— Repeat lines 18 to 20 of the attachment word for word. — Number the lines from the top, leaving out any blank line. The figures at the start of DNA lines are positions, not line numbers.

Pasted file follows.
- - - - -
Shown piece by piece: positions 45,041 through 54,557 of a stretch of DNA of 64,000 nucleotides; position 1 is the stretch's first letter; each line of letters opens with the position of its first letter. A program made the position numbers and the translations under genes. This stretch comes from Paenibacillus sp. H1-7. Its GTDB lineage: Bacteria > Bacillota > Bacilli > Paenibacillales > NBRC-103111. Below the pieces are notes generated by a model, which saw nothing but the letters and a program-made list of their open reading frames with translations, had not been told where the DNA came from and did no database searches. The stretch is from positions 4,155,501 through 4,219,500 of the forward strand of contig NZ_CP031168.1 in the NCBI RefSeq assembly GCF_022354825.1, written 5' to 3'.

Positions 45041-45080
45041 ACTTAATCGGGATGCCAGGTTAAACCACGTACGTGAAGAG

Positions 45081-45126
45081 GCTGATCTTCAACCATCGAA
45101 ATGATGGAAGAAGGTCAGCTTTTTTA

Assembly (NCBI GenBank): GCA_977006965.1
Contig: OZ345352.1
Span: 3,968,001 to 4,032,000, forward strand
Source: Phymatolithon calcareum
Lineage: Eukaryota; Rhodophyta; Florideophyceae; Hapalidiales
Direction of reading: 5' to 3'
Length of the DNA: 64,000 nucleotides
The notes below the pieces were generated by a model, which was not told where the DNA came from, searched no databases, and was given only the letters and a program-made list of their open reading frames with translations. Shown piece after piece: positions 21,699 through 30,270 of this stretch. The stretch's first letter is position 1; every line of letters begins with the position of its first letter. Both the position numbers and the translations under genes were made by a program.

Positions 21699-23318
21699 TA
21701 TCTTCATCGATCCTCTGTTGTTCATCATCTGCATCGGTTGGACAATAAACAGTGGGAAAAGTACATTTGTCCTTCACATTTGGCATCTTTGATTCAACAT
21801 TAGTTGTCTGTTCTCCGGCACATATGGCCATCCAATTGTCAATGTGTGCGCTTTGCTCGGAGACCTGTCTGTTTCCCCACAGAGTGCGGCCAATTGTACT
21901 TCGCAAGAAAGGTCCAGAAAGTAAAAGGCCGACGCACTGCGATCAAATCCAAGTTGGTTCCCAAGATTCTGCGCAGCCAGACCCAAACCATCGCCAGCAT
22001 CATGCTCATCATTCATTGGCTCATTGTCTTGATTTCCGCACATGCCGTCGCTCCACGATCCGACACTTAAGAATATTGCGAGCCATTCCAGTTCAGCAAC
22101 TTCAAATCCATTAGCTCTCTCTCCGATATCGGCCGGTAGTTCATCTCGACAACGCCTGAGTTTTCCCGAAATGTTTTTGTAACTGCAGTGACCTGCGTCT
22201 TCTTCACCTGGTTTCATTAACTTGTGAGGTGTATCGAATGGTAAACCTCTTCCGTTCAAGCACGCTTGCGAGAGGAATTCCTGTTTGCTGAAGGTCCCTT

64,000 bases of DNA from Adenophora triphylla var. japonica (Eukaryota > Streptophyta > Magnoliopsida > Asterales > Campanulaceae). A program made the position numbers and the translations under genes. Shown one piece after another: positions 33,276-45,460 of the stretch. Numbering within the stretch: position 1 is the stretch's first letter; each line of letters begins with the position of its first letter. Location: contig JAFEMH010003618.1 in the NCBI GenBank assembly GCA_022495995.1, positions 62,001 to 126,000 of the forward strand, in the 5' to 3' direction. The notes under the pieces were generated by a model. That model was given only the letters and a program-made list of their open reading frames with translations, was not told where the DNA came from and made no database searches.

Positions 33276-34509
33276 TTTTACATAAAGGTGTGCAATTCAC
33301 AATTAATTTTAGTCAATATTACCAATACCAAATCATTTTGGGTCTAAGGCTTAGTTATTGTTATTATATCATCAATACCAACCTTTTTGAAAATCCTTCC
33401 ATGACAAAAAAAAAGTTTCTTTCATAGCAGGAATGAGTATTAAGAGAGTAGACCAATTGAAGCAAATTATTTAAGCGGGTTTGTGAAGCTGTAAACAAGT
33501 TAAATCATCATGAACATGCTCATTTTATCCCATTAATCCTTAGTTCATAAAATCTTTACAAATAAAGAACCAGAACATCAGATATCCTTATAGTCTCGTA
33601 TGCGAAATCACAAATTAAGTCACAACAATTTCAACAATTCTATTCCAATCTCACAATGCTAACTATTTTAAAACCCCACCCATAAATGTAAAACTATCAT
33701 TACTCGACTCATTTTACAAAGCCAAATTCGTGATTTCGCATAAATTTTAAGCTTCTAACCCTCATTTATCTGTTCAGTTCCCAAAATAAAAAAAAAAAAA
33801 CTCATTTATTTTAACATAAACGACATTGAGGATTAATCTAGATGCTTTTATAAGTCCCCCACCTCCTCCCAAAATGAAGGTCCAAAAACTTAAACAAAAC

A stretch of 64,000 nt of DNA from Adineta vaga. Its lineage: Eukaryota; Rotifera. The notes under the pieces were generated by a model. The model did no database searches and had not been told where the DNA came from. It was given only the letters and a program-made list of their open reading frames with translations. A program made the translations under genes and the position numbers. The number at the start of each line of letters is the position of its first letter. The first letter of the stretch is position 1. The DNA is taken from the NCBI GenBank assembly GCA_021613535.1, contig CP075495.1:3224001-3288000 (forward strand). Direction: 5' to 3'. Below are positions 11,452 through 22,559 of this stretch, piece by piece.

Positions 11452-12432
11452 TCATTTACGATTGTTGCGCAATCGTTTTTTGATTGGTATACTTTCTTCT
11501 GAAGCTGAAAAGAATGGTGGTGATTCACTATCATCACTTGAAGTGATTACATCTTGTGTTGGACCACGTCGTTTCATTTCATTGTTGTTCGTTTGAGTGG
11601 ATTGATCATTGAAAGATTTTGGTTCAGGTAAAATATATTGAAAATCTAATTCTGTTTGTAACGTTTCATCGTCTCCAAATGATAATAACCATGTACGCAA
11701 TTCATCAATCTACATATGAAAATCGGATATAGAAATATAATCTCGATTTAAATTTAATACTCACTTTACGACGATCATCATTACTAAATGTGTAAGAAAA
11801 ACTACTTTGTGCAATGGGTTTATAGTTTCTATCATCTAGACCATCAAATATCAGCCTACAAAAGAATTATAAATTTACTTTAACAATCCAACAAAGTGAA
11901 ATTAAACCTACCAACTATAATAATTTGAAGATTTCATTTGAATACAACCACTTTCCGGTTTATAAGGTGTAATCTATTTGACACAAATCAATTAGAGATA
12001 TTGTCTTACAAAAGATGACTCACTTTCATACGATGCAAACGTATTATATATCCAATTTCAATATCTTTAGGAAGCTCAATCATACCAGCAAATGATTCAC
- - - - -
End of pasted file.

21801 TAGTTGTCTGTTCTCCGGCACATATGGCCATCCAATTGTCAATGTGTGCGCTTTGCTCGGAGACCTGTCTGTTTCCCCACAGAGTGCGGCCAATTGTACT
21901 TCGCAAGAAAGGTCCAGAAAGTAAAAGGCCGACGCACTGCGATCAAATCCAAGTTGGTTCCCAAGATTCTGCGCAGCCAGACCCAAACCATCGCCAGCAT
22001 CATGCTCATCATTCATTGGCTCATTGTCTTGATTTCCGCACATGCCGTCGCTCCACGATCCGACACTTAAGAATATTGCGAGCCATTCCAGTTCAGCAAC